The usual approach considering what actions might be taken in response to climate change is to break the problem up into two: what might people do to cope with the impacts of climate change, given that they are going to occur adaptation and what actions might people take to minimize the impacts of human activity on the climate system mitigation (Thornton and Herrero, 2010).
3. 1. Adaptation:
Adaptation is initiatives and measures to reduce the vulnerability of natural and human systems against actual or expected climate change effects. Adaptation options are needed to reduce vulnerability to future climate change. There are barriers, limits, and costs, but these are not fully understood (IPCC, 2007). Possible adaptive responses, range from technological options (such as growing more drought tolerant crops), through behavioral (such as changes in dietary choice) and managerial (such as different farm management practices), to policy (such as planning regulations and infrastructure development) (Kurukulasuriya and Rosenthal, 2003).
Three adaptation options are defined as micro level, income-related responses and technological developments. Micro-level adaptation options include farm production adjustments such as diversification of crop and livestock production; changing land use and irrigation. Income-related responses are targeted to drought and flood insurance schemes. Technological developments include such activities like the development and promotion of new crop varieties, improvements in water and soil management, and improved animal health (Thornton and Herrero, 2010).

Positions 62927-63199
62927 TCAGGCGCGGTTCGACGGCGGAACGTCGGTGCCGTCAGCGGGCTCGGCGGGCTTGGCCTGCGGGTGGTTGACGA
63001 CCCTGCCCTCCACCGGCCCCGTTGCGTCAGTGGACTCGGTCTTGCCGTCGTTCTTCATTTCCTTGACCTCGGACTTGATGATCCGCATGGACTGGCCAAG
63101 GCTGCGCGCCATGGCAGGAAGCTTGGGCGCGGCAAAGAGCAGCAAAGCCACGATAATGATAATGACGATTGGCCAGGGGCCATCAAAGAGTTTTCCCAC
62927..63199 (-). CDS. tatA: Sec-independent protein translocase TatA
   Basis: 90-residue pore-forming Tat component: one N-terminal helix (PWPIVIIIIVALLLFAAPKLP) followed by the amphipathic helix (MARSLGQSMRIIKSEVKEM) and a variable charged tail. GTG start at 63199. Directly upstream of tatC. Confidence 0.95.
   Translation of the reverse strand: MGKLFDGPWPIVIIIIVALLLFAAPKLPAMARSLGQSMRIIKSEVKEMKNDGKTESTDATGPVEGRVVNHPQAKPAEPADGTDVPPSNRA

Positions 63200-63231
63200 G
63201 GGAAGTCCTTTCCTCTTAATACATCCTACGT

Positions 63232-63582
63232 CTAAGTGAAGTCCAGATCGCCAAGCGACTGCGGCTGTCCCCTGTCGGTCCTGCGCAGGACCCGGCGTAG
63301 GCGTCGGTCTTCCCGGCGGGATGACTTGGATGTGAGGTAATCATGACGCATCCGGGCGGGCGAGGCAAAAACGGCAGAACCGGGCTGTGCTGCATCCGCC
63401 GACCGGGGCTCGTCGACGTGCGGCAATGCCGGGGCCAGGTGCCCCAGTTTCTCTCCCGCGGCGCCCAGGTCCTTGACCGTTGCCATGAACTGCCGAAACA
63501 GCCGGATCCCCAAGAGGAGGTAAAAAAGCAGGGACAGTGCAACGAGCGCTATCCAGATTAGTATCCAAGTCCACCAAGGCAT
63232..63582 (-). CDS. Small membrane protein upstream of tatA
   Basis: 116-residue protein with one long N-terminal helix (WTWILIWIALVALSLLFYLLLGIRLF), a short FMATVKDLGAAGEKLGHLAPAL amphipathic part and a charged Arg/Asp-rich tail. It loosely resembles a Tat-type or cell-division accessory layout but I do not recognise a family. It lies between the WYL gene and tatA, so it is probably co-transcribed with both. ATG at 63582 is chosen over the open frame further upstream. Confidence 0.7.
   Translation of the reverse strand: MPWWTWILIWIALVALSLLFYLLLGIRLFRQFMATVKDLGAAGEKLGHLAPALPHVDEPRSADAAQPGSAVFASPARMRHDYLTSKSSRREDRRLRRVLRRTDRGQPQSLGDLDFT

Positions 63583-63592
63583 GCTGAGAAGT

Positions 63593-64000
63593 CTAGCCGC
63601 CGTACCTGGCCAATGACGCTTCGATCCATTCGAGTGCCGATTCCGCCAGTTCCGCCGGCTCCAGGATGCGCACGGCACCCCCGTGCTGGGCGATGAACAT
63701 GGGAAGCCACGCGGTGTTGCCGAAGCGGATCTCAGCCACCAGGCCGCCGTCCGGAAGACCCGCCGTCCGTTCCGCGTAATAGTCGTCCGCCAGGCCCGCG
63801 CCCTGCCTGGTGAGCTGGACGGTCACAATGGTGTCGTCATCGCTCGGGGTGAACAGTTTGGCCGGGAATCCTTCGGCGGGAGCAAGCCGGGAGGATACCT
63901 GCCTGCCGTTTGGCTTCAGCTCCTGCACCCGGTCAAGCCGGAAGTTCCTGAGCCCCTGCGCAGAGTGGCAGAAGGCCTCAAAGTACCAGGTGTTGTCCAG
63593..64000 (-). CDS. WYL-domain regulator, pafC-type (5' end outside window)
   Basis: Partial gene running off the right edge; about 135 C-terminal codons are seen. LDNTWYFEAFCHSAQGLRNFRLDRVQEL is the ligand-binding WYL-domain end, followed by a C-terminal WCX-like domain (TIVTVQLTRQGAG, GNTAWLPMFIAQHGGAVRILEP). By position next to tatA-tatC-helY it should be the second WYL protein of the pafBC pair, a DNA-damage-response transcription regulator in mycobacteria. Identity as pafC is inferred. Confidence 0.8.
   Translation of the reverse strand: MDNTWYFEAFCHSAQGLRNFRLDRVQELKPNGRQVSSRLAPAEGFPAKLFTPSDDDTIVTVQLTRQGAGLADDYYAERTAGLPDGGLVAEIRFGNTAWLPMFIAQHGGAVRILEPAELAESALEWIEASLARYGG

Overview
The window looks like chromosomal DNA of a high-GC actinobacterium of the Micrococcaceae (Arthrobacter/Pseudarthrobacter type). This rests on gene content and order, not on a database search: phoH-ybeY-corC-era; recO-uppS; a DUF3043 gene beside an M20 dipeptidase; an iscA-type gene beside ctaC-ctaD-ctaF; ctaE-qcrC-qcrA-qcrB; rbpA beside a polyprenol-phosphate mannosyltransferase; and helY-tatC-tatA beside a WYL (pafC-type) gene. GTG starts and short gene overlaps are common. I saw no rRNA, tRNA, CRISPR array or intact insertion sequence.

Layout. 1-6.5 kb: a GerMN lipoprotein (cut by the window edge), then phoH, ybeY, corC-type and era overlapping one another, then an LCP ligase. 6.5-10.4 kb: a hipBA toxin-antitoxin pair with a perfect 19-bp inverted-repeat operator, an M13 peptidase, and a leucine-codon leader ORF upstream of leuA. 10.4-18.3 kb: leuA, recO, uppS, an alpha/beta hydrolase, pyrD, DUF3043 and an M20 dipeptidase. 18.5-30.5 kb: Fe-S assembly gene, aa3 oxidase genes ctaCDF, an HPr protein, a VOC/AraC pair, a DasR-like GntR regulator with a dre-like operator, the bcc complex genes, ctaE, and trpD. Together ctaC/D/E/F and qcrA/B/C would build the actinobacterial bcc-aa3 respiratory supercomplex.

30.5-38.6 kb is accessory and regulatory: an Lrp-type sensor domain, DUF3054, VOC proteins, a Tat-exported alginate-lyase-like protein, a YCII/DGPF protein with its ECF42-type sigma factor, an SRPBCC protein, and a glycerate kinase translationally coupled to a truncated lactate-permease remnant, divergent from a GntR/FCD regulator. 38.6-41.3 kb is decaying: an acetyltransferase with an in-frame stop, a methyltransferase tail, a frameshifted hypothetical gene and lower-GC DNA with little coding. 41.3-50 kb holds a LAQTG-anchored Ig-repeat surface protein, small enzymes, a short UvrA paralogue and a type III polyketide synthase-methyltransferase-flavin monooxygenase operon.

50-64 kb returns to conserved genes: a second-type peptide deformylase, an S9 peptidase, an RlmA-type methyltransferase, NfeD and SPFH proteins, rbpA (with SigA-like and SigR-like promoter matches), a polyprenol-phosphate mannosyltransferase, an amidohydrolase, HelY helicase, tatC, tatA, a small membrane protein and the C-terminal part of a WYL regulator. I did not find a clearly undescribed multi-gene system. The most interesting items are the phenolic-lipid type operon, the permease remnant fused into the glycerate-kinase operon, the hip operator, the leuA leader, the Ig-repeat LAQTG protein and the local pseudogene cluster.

Approach to addressing the challenges of climate change (in Africa, specifically) that depends on a close engagement with climate variability. A risk management approach is a very effective way to bring the issues associated with climate change (Washington et al., 2006). Understanding and dealing with current levels of climate variability can provide one entry point to the problems posed by increasing variability in the future and to the options that may be needed to deal with it. However, there are still difficult problems to be addressed relating to the uncertainty of climate projections and projected impacts and how this uncertainty can be appropriately treated in the search for social relevance (Thornton and Herrero, 2010). This uncertainty of climate can be solved by well research design, testing and implementation. This may involve searching for homologues of future climates that exist now, where breeding and selection can be carried out (Wilby et al., 2009).
3. 2. Mitigation:
Mitigation is anthropogenic intervention to reduce the sources of GHG. There is substantial economic potential for the mitigation of global GHG emission, but some agricultural practices collectively can make a significant contribution at low cost by, reducing carbon footprint and reducing GHG emission (IPCC, 2007).